Master Drawings New York has received strong support as its range and influence has grown each year. Critics applaud the fact that the artworks on view cut across the full range of styles, centuries, mediums, and genres and provide pricing options that are attractive both to seasoned and new collectors. Dealers show important pencil, pen and ink, and chalk and charcoal drawings, as well as oil on paper sketches and watercolours.

New York Old Masters specialist Margot Gordon and London dealer Crispian Riley-Smith jointly founded the New York event in 2006 and are delighted to see how well it has matured, with top tier dealers offering an incredibly diverse array of artworks created between the sixteenth and twentieth centuries.

Gordon says, “As an art form master drawings are unique because they represent the very first creative spark of the artist. You are invited to enter the artist’s mind and share his passion. It’s a strong motivator to those who love art and care about possessing the very first thoughts of the artist.”

“Master Drawings New York has become very special to both private and institutional clients because it makes it convenient to see a number of exhibitions from the very top tier of world dealers in a single area of the city and close by other venues they need to visit,” Riley-Smith adds. “For those interested in learning more about the quality and range of drawings on offer, there’s simply no better way to expose yourself to the very finest examples.”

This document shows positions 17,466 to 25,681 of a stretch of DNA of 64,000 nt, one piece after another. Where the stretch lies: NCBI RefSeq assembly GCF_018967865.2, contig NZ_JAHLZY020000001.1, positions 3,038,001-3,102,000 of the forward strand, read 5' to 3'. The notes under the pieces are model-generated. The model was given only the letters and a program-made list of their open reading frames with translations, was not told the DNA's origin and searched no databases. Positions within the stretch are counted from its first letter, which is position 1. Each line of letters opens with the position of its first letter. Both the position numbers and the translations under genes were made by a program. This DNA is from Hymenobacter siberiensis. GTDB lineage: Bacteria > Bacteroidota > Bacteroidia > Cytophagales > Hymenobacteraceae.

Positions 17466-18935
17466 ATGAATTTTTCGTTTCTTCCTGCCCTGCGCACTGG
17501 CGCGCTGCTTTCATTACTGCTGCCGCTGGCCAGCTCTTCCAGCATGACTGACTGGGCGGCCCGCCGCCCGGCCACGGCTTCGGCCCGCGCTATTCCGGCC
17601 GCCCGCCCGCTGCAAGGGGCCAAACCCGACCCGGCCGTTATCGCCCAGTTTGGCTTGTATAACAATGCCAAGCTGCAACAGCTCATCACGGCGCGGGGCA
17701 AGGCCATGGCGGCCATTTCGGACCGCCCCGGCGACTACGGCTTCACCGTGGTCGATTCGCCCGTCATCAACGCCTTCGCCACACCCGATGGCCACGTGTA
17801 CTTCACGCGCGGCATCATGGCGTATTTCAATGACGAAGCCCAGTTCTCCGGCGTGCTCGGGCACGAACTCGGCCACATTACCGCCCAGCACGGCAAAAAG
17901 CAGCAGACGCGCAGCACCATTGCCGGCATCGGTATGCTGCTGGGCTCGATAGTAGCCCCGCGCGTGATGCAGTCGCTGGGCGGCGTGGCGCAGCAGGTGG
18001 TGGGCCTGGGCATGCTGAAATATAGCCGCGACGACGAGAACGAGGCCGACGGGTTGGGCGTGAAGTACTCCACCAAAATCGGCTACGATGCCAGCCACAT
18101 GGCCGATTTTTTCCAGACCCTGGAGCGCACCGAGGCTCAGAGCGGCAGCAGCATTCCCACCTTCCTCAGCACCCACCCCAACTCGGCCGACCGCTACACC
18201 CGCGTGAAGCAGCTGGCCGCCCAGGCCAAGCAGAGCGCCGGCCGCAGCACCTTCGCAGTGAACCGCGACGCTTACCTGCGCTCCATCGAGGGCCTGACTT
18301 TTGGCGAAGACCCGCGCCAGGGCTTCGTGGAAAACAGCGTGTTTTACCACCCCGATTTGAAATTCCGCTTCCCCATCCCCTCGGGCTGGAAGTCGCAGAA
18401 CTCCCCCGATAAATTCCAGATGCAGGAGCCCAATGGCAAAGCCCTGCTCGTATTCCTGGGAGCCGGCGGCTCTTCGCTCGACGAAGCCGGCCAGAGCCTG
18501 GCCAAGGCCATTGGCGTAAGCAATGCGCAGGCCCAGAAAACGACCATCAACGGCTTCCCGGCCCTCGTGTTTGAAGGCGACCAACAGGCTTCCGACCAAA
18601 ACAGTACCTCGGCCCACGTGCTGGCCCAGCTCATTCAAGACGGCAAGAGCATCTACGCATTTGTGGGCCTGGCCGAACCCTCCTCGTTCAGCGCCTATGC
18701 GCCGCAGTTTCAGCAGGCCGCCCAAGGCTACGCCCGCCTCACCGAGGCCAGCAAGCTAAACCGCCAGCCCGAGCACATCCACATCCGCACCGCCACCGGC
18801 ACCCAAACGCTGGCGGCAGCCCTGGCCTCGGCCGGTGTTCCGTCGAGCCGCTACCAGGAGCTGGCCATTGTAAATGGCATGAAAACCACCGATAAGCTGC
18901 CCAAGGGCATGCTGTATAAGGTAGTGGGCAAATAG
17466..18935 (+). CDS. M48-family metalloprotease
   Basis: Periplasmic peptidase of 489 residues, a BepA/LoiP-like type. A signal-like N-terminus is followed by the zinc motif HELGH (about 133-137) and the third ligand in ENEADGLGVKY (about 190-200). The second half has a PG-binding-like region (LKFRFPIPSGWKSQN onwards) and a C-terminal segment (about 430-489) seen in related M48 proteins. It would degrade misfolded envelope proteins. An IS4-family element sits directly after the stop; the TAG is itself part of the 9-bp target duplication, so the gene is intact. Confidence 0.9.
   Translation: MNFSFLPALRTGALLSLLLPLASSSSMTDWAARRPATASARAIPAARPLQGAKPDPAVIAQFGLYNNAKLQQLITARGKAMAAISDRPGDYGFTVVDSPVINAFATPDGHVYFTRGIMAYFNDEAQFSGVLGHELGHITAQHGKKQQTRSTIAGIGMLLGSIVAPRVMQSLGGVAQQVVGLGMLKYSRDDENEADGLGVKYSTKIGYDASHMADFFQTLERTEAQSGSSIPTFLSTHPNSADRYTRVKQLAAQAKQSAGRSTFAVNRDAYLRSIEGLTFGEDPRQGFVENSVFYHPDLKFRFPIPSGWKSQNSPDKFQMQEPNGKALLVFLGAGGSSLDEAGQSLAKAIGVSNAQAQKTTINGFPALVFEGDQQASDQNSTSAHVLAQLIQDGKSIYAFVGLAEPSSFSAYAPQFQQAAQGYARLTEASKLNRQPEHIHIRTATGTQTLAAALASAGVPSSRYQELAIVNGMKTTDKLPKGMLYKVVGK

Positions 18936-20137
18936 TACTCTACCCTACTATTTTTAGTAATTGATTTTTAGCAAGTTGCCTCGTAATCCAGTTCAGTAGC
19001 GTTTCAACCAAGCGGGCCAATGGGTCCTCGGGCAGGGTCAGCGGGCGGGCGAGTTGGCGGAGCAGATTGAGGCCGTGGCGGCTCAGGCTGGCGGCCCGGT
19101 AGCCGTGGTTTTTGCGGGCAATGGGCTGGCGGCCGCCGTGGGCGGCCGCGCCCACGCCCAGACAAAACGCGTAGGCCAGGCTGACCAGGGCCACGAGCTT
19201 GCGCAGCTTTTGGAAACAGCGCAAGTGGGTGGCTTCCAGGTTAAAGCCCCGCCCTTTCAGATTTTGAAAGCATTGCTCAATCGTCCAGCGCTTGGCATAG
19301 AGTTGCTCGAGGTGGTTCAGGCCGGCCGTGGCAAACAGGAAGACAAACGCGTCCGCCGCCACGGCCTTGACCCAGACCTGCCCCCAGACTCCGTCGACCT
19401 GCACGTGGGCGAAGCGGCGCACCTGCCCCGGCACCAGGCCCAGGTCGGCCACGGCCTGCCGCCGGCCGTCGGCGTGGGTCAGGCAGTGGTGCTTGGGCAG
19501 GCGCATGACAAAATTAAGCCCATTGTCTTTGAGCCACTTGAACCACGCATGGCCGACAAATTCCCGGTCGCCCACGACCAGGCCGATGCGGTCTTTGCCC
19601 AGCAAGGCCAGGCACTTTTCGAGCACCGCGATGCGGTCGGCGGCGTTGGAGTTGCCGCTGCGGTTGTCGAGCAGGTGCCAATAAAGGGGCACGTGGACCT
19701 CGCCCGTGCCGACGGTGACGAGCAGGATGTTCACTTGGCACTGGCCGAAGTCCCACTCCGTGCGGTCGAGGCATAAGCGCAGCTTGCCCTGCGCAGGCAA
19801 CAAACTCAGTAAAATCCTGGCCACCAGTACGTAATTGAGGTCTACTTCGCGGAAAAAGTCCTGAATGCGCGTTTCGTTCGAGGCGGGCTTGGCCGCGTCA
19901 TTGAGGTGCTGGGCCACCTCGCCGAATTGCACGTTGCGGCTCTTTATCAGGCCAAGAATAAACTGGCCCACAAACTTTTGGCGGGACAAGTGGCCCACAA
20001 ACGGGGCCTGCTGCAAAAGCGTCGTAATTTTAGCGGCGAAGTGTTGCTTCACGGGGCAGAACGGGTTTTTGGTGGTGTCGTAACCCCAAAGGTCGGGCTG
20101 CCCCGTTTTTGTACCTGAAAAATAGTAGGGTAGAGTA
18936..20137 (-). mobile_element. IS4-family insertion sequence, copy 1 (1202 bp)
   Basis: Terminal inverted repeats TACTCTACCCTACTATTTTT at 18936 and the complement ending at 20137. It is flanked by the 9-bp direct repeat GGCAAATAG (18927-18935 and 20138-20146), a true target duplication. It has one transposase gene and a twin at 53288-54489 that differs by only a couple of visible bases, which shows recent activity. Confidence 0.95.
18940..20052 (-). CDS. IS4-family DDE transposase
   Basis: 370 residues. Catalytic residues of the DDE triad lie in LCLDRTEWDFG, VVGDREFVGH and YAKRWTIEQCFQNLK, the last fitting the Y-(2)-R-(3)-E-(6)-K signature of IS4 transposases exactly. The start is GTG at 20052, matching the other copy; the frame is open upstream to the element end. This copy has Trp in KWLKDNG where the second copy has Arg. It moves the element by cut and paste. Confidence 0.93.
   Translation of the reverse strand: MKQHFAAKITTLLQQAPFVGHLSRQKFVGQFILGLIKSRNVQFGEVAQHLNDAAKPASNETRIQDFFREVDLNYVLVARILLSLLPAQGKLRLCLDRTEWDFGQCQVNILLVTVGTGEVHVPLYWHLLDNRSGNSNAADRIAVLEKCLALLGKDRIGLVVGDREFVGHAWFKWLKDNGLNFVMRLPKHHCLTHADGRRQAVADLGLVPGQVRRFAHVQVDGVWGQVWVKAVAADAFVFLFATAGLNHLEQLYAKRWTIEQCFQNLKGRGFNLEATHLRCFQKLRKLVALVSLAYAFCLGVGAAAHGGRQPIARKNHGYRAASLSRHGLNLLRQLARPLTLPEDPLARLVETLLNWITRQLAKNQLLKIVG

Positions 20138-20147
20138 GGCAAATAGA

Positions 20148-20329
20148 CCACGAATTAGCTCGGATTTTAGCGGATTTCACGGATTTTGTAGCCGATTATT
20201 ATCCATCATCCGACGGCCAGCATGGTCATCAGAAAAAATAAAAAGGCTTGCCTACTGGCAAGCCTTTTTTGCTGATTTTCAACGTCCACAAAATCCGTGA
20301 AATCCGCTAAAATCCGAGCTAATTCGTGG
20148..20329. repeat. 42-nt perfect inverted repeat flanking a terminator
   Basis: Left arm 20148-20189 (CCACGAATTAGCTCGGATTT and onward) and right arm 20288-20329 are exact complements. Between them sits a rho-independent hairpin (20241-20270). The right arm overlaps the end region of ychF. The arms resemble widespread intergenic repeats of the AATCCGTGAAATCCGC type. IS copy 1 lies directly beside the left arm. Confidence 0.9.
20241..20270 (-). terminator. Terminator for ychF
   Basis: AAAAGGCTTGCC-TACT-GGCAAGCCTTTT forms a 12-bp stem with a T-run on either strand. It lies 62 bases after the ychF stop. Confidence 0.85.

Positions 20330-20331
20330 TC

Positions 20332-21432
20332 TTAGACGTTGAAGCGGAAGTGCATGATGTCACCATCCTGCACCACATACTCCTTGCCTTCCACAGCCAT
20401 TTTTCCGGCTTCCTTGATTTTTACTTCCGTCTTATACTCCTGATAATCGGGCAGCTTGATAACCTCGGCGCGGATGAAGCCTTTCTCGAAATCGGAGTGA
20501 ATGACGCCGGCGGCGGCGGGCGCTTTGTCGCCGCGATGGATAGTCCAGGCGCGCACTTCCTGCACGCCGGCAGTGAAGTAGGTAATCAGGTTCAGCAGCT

Gordon admits that, “Some visitors to our shows are surprised to see that not all our drawings date to the early centuries. We have several dealers who specialize in twentieth-century works. In fact, our members display everything from Medieval illuminations to preparatory studies by Raphael, to Picasso sketches. We particularly love the fact that curators, museum patrons, private collectors, and the press all get to see the newest market offerings of each form at one time. It’s a model that works similarly well with our sister event in London each June, London Art Week, which also incorporates top dealers in master drawings.

“With our format, dealers get to put their individual stamp on their own exhibitions and can entertain their private and museum clients as they like. We stage Private Previews for our clients the day before Master Drawings New York officially begins. This year that will be Friday, January 24, from 4 to 8pm.”

With such a wide range of options on offer, Gordon and Riley-Smith point out that drawings and watercolours represent a wonderful collecting opportunity, especially to those forming a new collection. Price points range from several thousand dollars to several million.

In previous years, noted experts on the subject have contributed to the brochure, including William Griswold, Director The Morgan Library and Museum, New York; Cara Dufour Denison, Curator Emerita Drawings and Prints at The Morgan; Linda Wolk-Simon, the Charles W. Englehard Curator and Department Head Drawings and Prints, The Morgan Library; Rhoda Eitel-Porter, former Curator and Department Head; Isabelle Derveaux, Curator Modern and Contemporary Drawings, The Morgan Library; Rick Scorza, Thaw Senior Fellow Morgan Drawing Institute; and Margaret Holben Ellis, Eugene Thaw Professor of Paper Conservation and Director, Institute of Fine Arts, New York University and Director, Thaw Conservation Center Morgan Library & Museum.